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Obviously the size of the project you're working on will be a huge factor in how long you spend writing the design document/specification. But do you go through everything, picking out every tiny detail? Or do you take a more agile approach and start writing the software quite early on and solve the problems as they come to you?

I've always found that there's only so far you can go with designing. There will inevitably be some things that are missed, and at that point how well you can adapt to the situation means more than the specification itself.

Am I taking the right viewpoint on this? Is it actually an opinion, or is a perfect design spec always the best route to go?

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3 Answers 3

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It depends a bit on your target audience, but my experience ( more in small/medium scale development than very large scale work ) is that detailed design documents are arduous and boring to write, rarely read and tend to end up out of date by the time a project is delivered.

This does not mean that they are worthless - if you are delivering something for someone, there needs to be an authoritative and agreed statement of what will be delivered sufficiently detailed that everyone can point to it in case anyone is dissatisfied with the deal and say "this is what we promised" and evaluate it against what was delivered.

If I were setting up a company to build a product, however, I wouldn't worry so much about a detailed specification. I would want to document what we were going to do, but I wouldn't want to go into too much depth regarding how - that is the part that is most likely to change and leave the documents out of date and useless or even inaccurate enough to be actually obstructive. I would prefer to document the "how" stuff in code using whatever documentation format the language or IDE supports best, so that as the code changes it is easier to update the documentation at the same time. It won't stop it going out of date, but it will reduce it somewhat.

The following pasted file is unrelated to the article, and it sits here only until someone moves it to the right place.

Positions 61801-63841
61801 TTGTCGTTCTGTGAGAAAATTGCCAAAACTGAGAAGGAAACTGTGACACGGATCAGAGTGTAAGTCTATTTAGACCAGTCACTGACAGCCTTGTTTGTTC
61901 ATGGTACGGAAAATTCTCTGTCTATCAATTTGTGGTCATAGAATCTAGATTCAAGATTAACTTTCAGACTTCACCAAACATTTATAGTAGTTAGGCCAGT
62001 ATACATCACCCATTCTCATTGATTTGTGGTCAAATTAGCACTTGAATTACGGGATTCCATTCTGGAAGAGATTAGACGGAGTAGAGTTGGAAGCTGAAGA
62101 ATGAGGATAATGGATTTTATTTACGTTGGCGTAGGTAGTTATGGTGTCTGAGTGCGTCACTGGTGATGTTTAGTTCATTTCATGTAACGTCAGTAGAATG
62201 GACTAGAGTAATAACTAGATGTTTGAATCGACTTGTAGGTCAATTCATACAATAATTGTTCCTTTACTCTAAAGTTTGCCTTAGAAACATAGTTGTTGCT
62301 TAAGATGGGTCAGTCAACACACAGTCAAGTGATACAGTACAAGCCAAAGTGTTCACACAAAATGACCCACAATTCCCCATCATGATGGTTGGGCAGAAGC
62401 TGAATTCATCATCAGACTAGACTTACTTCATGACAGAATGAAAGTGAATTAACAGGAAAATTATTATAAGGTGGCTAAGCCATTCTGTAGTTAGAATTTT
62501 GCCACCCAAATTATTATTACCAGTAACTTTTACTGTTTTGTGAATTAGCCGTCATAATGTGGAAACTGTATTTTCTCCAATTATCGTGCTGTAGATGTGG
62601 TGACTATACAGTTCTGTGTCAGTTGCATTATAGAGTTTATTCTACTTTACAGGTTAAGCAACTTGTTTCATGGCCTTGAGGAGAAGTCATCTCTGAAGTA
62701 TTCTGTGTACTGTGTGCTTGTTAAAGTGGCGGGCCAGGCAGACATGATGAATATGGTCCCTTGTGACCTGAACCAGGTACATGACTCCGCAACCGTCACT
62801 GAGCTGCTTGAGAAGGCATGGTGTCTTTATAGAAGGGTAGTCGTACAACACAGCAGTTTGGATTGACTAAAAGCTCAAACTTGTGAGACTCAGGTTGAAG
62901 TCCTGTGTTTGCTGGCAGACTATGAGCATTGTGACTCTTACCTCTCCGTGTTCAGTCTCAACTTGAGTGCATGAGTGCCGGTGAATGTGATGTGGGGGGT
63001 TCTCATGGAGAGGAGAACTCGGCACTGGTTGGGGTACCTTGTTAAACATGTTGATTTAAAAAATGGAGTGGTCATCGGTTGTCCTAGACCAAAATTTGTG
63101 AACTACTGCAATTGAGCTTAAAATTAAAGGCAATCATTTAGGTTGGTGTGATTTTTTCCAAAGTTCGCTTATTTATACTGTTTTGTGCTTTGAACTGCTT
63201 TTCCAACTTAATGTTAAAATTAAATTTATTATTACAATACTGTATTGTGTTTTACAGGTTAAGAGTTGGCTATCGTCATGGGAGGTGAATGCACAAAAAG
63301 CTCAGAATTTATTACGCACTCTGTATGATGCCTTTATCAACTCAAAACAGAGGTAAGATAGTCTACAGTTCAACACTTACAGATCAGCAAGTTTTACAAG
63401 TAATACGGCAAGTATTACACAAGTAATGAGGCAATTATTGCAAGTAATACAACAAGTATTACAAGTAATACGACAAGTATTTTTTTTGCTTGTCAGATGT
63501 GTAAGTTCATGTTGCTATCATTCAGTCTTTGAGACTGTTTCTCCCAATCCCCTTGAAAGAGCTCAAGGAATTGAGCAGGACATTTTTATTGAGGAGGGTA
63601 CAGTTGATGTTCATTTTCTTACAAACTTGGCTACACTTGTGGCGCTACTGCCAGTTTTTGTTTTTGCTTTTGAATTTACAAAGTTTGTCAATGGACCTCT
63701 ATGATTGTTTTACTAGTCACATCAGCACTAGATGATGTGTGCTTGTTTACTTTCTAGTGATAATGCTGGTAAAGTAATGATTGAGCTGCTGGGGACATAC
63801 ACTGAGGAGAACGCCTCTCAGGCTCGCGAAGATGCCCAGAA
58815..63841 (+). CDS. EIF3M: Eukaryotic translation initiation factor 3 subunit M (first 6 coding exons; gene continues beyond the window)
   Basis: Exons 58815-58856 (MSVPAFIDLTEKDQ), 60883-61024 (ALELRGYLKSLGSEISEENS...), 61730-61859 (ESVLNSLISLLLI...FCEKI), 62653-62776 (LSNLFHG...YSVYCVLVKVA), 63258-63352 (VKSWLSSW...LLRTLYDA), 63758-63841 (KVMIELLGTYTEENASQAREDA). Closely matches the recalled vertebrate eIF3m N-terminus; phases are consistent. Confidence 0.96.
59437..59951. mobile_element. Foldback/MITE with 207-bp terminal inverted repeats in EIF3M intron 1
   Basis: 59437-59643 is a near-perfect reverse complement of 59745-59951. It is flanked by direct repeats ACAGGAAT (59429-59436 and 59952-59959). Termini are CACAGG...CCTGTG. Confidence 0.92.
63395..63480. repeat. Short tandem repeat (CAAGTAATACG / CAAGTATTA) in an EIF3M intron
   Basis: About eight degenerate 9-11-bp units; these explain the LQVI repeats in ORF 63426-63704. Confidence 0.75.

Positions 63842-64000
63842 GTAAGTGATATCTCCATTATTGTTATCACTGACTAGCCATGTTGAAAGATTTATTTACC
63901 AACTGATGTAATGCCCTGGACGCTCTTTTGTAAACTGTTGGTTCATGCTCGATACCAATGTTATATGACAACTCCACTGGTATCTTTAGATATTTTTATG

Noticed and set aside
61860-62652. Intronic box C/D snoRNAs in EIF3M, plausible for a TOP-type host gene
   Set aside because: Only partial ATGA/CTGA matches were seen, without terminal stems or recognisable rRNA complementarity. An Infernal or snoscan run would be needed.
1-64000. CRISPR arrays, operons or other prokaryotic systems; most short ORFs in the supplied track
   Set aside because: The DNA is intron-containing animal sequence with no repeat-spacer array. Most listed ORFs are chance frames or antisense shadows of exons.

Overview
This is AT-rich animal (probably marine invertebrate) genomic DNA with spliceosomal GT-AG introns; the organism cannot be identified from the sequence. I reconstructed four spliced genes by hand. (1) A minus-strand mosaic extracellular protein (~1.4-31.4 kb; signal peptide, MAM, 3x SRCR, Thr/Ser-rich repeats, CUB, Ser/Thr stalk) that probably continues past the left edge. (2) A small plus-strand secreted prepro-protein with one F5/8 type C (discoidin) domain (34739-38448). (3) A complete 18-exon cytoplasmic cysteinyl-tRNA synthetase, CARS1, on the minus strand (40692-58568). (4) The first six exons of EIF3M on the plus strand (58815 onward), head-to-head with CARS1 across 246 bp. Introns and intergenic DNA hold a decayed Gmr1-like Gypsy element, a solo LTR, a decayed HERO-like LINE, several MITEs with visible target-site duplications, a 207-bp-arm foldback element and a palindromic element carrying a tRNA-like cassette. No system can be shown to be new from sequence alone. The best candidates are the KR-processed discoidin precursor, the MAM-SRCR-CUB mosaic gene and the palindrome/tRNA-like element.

Ideally you would want a design document that could double as your manual when your code is complete, but I don't know of anyone who has managed that successfully.

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It definitely depends on the size and structure of the project.

For client projects, detailed specifications are a must. I like to heavily involve the client during the design specification. This helps flush out extra considerations and It gives the client a better understanding of what to expect. There is usually a positive shift in attitude (towards time and pricing) after the discovery and specifications are complete. This also allows us to set milestones - and hit them - which is favorable for the client, and our development team.

For internal projects and fun side projects, I generally create a flow chart and feature list, then start hacking it together. In these instances, what I find more important than a feature spec sheet, is the actual UI. I'll wireframe the site on paper and do a simple UI build (html/css). This helps me think through the user experience, which I value more than specific features on my own projects. I can always go back and piece together features later.

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Depends what you mean by design documents.

I spend 1/3 to 1/2 of my time writing down designs for the software I write, in a note book, sketching things out, figuring out algorithms, relationships, stories, etc.

I don't do this all up front.

I don't have a main signed and sealed document that I'm working from. I have in the past, and I never got any work done, because I was always waiting for some one to sign something off. That was more a problem with the bureaucracy of the company I was with than the concept of design everything up front, but I still prefer the more fluid/agile approach I have now.

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